What the hell happened here? Pederson swiped at least 26 bases every year since he was drafted, so a 36 percent success rate this year was a bit of a surprisappointment (figure it out). If you’ve ever watched him roam center field you know he has the speed to steal bags, so both his lack of success and lack of running at all, really, is a little odd. It’s fair to point out that the former likely brought about the latter, but that’s still a shockingly low attempt total for a 30+ stolen base talent. Pederson is going to have to hit more to stay atop the Dodgers lineup (or in it) but if he can stay out of the eight-hole, he should see more opportunities and based on his raw talent, more success.

Michael Taylor, OF, Washington Nationals (Previous High: 16)

Taylor is something of a modified version of Pederson. He doesn’t pack quite the same offensive punch, but he does swing and miss enough to put him towards the back of the batting order where his speed isn’t as useful. If he can reduce the strikeouts, or really just make more in-zone contact—his z-contact rate of 77 percent was 10 percentage points below the league average of 87 percent—he should be on base more often, and able to utilize his speed a little better.

Odubel Herrera, OF, Philadelphia Phillies (Previous High: 16)

This is perhaps more of a longshot than either of the names above. Herrera was a great use of a Rule 5 draft pick, but he hasn’t stolen more than 20 bases since 2012, and it’s hard to see him earning significantly more than the 537 plate appearances he logged in 2015, when he netted only 16 swipes. Still, Herrera was caught eight times and if he can improve his technique, he’ll likely get to take more attempts, which could result in 30 bags on a peak year. I know, I didn’t convince me either.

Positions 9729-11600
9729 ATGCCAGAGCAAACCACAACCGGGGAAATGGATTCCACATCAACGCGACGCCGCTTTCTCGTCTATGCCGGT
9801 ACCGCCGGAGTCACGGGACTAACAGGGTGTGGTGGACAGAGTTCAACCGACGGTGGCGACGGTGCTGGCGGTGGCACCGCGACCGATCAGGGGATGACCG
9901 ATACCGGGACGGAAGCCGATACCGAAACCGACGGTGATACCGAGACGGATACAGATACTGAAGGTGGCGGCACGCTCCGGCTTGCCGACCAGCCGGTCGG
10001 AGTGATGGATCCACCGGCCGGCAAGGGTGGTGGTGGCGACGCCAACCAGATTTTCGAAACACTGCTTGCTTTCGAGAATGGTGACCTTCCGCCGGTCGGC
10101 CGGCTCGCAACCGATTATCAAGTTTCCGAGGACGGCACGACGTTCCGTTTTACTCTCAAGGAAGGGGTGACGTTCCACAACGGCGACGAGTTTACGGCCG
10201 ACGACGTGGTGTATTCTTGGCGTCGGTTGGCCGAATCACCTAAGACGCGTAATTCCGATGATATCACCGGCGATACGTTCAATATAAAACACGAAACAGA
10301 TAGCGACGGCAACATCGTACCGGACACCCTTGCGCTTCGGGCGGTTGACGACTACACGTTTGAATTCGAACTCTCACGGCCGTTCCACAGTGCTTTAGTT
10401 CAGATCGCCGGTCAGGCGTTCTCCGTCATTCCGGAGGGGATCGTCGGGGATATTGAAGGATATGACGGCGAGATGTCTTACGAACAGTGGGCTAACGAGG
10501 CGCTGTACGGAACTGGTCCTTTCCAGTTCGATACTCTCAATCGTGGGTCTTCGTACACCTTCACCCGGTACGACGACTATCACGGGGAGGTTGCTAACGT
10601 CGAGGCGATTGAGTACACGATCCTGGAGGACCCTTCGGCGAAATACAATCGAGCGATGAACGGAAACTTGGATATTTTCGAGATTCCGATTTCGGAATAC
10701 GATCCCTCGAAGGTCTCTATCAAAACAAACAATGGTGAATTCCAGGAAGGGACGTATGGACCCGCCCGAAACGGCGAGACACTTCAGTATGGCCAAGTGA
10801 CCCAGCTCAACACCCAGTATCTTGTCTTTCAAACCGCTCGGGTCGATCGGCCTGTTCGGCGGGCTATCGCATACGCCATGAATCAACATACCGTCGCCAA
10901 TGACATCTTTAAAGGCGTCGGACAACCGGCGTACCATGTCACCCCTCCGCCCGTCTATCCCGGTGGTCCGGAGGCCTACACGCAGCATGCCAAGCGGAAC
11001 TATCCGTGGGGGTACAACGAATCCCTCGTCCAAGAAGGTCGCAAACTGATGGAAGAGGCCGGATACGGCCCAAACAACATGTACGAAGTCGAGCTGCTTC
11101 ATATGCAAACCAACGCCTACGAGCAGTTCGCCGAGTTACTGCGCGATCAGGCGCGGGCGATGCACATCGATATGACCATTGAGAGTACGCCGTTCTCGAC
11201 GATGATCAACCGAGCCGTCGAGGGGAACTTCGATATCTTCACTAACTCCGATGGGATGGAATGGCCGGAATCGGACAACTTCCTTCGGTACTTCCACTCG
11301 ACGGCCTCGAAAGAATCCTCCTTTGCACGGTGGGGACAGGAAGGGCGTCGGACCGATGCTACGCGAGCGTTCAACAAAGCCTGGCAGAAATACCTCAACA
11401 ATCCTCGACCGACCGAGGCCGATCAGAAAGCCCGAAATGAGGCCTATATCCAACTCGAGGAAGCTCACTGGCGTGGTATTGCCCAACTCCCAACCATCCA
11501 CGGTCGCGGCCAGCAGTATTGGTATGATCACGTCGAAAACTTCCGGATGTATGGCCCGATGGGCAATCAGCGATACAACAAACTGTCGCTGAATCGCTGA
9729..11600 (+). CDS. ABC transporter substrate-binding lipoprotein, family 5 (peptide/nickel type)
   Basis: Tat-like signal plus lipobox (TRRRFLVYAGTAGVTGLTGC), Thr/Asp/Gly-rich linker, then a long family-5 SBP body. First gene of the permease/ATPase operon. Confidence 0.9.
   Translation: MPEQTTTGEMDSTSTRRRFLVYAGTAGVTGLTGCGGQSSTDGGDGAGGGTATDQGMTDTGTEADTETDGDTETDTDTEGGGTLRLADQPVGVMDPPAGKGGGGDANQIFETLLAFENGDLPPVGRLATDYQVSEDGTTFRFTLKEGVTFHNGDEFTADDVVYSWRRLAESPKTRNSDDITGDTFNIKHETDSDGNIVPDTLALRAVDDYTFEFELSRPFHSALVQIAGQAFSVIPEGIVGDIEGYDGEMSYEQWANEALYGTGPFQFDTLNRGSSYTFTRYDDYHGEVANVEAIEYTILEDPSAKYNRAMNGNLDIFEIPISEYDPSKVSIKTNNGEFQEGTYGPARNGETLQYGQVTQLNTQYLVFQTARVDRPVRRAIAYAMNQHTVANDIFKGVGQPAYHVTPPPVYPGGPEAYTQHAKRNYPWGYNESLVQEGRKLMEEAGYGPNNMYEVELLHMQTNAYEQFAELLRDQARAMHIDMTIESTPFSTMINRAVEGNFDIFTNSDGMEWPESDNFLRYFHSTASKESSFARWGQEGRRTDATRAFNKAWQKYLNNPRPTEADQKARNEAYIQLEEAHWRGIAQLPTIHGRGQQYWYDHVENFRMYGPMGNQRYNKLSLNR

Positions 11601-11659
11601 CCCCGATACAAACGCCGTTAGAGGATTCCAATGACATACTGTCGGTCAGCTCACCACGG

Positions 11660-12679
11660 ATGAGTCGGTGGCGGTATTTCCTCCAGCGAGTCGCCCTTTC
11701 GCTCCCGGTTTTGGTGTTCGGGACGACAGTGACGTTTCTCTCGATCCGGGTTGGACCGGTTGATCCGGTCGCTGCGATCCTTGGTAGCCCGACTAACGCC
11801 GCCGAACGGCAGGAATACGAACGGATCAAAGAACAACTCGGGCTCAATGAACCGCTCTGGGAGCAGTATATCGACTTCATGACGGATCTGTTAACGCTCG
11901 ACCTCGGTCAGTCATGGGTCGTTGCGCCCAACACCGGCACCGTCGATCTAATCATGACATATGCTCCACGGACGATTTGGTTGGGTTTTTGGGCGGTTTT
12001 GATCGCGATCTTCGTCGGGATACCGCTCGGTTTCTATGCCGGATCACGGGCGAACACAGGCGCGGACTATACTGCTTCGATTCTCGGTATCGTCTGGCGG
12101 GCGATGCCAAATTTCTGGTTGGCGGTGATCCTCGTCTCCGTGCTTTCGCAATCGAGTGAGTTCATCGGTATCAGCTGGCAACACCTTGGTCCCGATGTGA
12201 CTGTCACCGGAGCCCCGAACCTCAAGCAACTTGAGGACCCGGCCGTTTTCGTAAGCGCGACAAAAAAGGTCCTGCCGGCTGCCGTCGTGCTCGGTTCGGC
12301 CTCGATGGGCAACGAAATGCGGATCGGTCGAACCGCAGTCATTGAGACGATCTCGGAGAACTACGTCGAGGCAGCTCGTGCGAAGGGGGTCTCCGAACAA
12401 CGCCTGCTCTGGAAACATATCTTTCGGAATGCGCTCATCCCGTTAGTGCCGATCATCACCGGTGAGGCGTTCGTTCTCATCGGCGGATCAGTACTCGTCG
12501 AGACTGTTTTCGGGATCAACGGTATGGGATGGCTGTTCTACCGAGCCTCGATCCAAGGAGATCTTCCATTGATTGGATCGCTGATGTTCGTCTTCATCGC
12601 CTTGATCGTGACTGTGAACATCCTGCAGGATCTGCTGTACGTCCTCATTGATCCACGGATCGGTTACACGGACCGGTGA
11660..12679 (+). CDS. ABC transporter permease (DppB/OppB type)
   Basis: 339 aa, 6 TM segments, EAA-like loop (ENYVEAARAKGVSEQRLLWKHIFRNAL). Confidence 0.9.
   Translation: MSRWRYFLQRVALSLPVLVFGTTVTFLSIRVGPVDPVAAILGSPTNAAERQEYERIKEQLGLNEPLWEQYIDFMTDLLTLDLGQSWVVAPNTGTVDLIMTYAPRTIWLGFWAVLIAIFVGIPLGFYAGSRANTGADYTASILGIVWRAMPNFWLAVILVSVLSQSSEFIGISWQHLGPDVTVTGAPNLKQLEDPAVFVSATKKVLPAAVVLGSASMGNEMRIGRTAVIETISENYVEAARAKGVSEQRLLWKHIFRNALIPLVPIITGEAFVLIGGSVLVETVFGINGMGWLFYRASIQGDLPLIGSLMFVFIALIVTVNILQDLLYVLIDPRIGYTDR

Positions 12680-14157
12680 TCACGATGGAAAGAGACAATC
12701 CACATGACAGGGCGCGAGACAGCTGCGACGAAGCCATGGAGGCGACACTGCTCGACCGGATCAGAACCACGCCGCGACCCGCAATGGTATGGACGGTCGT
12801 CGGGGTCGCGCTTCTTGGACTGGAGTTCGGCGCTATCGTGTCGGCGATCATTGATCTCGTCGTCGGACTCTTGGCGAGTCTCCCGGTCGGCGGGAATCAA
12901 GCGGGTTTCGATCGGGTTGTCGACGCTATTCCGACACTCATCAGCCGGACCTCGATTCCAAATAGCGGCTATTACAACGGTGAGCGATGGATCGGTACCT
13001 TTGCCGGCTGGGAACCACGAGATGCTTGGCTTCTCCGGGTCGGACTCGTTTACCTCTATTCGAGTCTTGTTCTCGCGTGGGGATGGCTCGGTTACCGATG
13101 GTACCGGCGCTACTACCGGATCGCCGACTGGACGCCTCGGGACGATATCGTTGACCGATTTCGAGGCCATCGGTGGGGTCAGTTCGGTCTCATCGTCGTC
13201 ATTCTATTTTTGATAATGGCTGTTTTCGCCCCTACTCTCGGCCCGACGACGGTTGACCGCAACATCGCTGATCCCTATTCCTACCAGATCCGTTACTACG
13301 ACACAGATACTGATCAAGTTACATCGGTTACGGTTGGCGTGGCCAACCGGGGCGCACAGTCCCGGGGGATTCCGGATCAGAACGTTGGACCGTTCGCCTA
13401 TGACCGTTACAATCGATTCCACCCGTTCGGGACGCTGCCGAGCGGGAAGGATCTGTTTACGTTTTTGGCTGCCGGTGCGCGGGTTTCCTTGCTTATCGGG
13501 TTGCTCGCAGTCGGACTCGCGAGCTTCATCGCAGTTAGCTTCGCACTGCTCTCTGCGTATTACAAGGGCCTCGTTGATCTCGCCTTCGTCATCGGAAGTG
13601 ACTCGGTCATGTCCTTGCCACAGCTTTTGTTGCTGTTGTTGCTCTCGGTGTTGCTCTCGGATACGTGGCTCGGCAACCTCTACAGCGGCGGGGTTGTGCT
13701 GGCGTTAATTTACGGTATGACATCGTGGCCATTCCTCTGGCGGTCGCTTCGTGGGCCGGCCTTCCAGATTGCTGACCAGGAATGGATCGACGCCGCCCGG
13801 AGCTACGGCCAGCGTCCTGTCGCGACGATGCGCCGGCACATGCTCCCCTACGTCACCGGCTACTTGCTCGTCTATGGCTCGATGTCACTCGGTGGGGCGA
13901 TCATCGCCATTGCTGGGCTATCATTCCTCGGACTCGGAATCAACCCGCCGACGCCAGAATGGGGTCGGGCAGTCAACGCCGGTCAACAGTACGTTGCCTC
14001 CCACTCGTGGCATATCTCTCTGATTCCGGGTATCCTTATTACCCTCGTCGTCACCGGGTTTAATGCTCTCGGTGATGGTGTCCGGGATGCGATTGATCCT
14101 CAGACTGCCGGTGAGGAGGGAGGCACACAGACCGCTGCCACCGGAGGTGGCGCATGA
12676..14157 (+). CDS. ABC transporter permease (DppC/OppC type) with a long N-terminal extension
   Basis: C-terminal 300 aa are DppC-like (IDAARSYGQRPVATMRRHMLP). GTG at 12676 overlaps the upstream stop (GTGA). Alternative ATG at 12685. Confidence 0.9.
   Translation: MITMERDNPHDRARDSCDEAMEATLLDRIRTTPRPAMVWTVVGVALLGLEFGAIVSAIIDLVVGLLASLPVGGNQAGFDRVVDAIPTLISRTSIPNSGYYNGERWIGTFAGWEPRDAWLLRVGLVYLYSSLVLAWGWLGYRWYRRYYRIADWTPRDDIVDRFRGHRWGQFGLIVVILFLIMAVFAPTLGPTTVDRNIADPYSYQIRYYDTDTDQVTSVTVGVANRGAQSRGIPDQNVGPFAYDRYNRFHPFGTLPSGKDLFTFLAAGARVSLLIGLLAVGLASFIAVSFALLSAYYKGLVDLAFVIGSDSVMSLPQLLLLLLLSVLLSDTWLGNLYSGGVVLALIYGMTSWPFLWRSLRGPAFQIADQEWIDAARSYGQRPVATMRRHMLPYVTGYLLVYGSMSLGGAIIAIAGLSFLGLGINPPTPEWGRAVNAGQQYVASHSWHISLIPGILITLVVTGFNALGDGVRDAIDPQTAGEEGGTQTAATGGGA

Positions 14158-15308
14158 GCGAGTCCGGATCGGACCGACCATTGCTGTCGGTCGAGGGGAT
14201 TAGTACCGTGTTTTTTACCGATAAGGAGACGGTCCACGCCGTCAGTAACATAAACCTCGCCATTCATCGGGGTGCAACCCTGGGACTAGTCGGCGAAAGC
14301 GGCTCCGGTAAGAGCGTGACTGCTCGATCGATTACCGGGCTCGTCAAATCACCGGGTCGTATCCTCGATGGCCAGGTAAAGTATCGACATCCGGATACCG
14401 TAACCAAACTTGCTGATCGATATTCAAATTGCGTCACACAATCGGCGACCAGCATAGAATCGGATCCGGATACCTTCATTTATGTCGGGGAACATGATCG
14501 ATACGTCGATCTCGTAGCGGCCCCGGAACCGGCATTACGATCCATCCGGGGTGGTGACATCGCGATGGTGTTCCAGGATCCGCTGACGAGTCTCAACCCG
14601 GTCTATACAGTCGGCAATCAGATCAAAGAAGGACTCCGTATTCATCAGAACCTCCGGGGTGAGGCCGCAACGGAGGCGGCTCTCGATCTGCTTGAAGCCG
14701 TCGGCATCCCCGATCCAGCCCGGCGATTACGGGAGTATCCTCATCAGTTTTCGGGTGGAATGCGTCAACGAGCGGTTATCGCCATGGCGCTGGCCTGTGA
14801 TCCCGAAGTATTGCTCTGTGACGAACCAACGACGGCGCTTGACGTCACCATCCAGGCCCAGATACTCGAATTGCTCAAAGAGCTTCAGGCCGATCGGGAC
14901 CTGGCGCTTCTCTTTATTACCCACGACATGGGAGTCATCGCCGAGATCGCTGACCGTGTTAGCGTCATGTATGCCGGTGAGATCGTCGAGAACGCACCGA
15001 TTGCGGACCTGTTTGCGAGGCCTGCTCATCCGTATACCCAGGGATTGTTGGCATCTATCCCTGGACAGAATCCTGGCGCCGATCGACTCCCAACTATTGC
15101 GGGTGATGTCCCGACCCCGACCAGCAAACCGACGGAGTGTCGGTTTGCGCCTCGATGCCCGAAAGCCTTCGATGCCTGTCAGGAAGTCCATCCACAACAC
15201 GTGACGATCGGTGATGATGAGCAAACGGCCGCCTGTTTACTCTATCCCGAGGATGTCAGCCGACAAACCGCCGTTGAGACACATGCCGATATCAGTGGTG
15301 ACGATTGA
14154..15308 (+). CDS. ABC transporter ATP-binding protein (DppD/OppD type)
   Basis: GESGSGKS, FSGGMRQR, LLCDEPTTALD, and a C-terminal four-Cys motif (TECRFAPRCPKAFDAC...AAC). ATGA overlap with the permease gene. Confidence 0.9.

Darnell Sweeney, 2B, Philadelphia Phillies (Previous High: 0)

Sweeney might be cheating but he ended the year in the majors so I’ll take it. I know everyone has a hard-on for Cesar Hernandez, but I think Sweeney is far more likely to get the at-bats at second for Philadelphia, even if his hands aren’t the greatest (understatement). Keep an eye on him if he can wrest the full-time job though, as his plus speed and affinity for contact could yield positive results. He stole over 40 bases in 2013 and over 30 in 2015, so he’s shown the ability to do it off minor-league pitching.

Thank you for reading

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Zero chance Pederson makes it IMO. His own manager explained that his milb SB total was fueled by Pederson taking "walking leads" -- something Mattingly said was not replicable in the majors.
Yep, probably not. Hence the deeper pulls label. The NL speed pool of guys who could but have never done it isn't deep, so you take the shots you can.
You really can't put a zero chance on that. Players like Utley and David Wright put themselves in the conversation by being very smart about it. Beyond that point, I wouldn't take a quote from Don Mattingly for much...